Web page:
SMEs and privacy: watch out for the new Data Protection Regulation

From June 2018, the new General Data Protection Regulation wanted by the European Union comes into force. Here's what it implies for companies

It still seems like a very distant date, but it's better to move in time rather than being found unprepared and reduced to acting at the last second. In June 2018 (May 25, 2018, to be precise) the new General Data Protection Regulation of the European Commission will come into force.

The new rules, in fact, require companies to reorganize their internal policy for the management of both their employees' and users' or customers' data. The GDPR (General Data Protection Regulation) aims to strengthen the protection of privacy within the borders of the European Union, so as to give citizens full control of their personal data and unify the regulatory environment of the Old Continent. For Italian companies, in particular SMEs, the process is going to be quite heavy: the risk is to be found unprepared and be forced to pay heavy fines in case of data loss. On the portal of the Garante della Privacy, there is a guide that explains in detail how the GDPR works.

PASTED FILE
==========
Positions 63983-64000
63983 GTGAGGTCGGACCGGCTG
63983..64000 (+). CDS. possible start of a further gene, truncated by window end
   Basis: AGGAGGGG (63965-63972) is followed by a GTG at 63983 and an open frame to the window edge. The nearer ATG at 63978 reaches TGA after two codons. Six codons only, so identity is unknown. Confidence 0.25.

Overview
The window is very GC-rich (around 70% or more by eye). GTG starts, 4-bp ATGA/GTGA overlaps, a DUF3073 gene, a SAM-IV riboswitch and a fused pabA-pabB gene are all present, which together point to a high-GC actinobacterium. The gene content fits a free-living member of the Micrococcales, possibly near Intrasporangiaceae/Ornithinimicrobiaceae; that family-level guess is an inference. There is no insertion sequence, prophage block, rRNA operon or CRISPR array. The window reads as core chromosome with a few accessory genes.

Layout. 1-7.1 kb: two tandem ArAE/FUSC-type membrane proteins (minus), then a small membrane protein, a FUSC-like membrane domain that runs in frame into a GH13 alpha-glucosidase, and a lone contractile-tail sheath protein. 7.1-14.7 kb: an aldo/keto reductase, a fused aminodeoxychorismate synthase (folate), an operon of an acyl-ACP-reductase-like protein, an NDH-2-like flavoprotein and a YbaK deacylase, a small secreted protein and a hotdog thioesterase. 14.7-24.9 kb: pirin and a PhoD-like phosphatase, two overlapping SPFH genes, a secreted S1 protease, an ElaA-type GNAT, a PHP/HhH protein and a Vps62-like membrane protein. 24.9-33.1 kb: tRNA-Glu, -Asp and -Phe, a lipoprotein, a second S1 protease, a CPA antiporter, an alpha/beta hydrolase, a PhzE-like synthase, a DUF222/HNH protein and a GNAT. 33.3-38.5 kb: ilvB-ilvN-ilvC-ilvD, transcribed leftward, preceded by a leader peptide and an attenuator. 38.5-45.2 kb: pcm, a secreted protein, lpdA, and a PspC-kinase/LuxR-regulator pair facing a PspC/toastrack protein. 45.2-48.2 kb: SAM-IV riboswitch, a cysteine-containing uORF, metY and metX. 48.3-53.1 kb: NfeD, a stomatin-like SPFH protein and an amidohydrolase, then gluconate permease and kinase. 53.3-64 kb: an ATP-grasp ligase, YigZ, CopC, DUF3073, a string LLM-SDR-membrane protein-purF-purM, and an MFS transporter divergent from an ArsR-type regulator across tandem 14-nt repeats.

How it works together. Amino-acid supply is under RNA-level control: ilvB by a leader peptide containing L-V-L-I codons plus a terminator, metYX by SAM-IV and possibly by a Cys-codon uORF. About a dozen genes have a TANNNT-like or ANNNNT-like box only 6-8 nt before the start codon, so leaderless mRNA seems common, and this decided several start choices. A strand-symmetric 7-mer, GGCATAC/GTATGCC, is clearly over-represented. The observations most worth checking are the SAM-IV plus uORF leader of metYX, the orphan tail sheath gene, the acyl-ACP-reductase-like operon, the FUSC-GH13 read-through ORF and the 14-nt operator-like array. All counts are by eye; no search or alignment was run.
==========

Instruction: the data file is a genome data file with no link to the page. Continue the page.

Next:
Sophos' suggestions for complying with the requirements of the General Data Protection Regulation

On the occasion of Data Privacy Day 2017, Sophos, a leading company in the IT security and data protection sector, provides companies with some suggestions for dealing with the next eighteen months in the best possible way and not being found unprepared for the appointment. First and foremost, don't patronize the problem: GDPR implementation will require the utmost commitment from both top management and employees. For this reason, it will be necessary to work hand-in-hand with HR to ensure that employees understand the measures in place to protect their personal data. When dealing with users, however, you need to pay particular attention to the information you collect: leveraging encryption to protect data stored on servers could be a solution that secures both the client-user and the firm. Finally, you need to be able to leverage the work you've done in the area of privacy protection: inform users of your actions and make them aware of your processes.